Which brings us to THE ALGORITHM. How do you assign marks to students when you don’t have any exams? Teachers have quite a lot of information, even if it doesn’t formally count for anything in the regular process. (Weirdly, teachers are regularly expected to produce “predicted grades” based on mock exams, coursework, and general impressions, because the official marks arrive too late for university admissions.) But on average they tend to be overly optimistic — or, one might also say, either generous or strategic, since the university admission offer that results from an overpredicted A-level grade is not necessarily withdrawn when the exam result exceeds it, whereas the university place that is lost from an underprediction is almost impossible to make good.

If you were a mindless machine-learning bot trying to optimise the accuracy of prediction of missing marks in an overall minimum-mean-error way, you would take data about each student’s family income, ethnicity, sex, parents’ occupations, and region, all of which are likely to be correlated to exam scores. But that would seem outrageously biased: Why should the young person with wealthy parents get higher A-level marks than the one with poor parents, after they had the same mock exam grades? The machine-learning answer is, because that’s what’s happened with real grades in the past. The wealthy family is likely to provide more support, maybe tutors, a more stable environment for studying for the exams. The child of the poor family may have been working hard since year 12, but there’s a much higher chance that the family would have had a crisis — maybe a parent losing a job, illness, homelessness — that would have distracted from exam preparation and led to underperformance at the exam. And since that might have happened in reality, that needs to be reflected in our optimal prediction algorithm.

But that looks bad, so the Ofqual boffins used past school performance as a proxy. Effectively, they said that each school gets the same marks this year that they got last year. Teacher evaluations were used to rank the students in each subject, to decide which students get the school’s quota of A*’s, etc. If you made the bad life choice to go to a low-performing school where no one in living memory has scored better than B in chemistry, then B is the ceiling for your marks, no matter what scores you may personally have been achieving on your mockeries.

Averaged over the whole population of English students your misfortune is just a small blemish on an overall excellent prediction.

It’s a good illustration of the problems of ethical machine learning. People say, if you don’t want your algorithm to be biased based on gender, don’t include gender information in the dataset. But if you instead include height information, say, the algorithm will learn all the gender bias in the training set and assign it to the height variable.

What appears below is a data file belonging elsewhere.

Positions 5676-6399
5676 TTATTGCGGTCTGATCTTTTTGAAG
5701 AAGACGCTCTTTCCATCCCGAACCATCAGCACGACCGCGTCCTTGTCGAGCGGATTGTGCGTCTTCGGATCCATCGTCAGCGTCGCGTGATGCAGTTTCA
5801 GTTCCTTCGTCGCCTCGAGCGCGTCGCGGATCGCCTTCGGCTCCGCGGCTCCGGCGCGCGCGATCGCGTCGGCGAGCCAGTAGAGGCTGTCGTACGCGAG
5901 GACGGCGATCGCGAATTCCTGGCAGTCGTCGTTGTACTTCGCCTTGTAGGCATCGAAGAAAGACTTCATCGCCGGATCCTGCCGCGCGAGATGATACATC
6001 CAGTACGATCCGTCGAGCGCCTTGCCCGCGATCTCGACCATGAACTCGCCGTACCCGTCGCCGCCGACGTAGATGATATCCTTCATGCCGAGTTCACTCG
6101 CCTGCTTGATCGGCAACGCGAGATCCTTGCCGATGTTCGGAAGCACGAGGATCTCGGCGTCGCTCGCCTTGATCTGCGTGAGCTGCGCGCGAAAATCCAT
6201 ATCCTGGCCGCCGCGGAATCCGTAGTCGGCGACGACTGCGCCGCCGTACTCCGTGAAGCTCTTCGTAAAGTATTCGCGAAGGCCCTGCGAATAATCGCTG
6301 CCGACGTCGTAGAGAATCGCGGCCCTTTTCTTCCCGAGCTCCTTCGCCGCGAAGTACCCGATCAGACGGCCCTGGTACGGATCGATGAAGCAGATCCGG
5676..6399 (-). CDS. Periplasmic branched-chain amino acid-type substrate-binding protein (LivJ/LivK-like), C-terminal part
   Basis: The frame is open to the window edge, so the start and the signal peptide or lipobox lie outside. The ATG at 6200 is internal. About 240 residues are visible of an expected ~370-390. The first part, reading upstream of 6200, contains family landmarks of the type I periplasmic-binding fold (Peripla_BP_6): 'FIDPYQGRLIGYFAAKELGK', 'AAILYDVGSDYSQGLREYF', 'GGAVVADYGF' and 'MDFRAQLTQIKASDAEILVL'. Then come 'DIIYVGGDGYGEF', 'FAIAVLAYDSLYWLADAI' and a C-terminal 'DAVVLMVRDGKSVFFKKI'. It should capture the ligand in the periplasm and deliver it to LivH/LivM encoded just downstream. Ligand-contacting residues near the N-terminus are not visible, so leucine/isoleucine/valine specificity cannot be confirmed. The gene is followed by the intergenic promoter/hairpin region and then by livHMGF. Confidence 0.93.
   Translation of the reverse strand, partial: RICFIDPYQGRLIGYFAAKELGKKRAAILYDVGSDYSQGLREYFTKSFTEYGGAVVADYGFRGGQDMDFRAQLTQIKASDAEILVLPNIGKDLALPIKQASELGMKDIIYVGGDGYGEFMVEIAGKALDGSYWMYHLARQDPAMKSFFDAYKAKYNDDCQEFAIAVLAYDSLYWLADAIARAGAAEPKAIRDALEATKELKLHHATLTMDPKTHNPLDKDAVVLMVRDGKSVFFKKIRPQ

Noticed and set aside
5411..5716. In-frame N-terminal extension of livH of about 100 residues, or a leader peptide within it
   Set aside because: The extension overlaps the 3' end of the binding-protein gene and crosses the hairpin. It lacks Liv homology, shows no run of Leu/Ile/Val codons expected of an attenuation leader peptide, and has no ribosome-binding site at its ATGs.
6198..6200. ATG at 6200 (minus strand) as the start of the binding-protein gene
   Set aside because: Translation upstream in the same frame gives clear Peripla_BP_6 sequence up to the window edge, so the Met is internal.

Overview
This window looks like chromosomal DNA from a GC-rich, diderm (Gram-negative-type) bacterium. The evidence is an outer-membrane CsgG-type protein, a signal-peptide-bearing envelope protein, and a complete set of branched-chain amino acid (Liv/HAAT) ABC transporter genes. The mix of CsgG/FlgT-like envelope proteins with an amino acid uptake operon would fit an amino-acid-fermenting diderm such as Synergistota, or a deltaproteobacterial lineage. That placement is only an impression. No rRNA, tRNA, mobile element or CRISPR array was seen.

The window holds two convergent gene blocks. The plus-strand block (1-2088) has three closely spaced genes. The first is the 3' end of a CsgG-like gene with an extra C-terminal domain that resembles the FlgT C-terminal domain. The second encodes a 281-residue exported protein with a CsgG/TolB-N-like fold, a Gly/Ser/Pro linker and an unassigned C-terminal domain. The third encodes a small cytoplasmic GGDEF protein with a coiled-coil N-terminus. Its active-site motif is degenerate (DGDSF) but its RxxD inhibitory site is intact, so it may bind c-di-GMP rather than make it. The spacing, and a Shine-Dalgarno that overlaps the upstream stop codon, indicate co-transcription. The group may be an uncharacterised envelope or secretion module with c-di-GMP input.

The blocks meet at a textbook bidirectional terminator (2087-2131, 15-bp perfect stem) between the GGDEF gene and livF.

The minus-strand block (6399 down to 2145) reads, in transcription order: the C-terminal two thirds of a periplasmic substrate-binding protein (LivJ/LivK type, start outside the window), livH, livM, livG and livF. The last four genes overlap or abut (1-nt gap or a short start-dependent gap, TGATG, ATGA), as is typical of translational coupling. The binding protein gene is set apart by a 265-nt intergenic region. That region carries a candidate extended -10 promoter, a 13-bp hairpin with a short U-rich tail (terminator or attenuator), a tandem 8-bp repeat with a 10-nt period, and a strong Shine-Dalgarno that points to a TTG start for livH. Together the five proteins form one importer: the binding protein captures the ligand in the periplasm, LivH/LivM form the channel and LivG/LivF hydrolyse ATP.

Just to rub salt in the wounds, there was an extra fillip for students in small — heavily private — schools: Since average performance fluctuates more in small groups, courses with 15 or fewer students had their (generally higher) teacher predictions more heavily weighted in their final marks, and those with 5 or fewer received their teacher predictions unfiltered.

Now, this way of using past school performance seems… surprising, to those of us who have been involved in UK university admissions in the past, given the extent of government and public outrage every year when the elite universities once again draw their intake from a very small sliver of UK secondary schools, predominantly private schools. You might think that this outrage reflects a belief that the differences in average exam performance, that drive most of the differential in university admissions, are unfair, that they do not accurately represent student ability, performance, and potential. If you believed that, you might propose a very different way of using school performance to assign marks, namely: Every school gets the same proportion of A*, A, B, etc., to be allocated within each subject according to the teacher rankings. I’m not advocating this method, but it is no more extreme, in its own way, than the application of past school performance that was actually implemented.

To the extent that A-level marks are primarily a tool for sorting graduates for university admissions, this would function somewhat similarly to the practice of some US states, of guaranteeing admission to their state universities to a certain percentile of every high school in the state. This leverages housing and school segregation to benefit equality, as opposed to the opposite.

The fact that my algorithm seems obviously unfair to individuals, while the other algorithm was seen as not only credible but actually self-evident, reflects nothing but naked ideology about the nature of class.

Education minister (a position whose relationship to that of education secretary confuses me) Nick Gibb responded to the fiasco thus: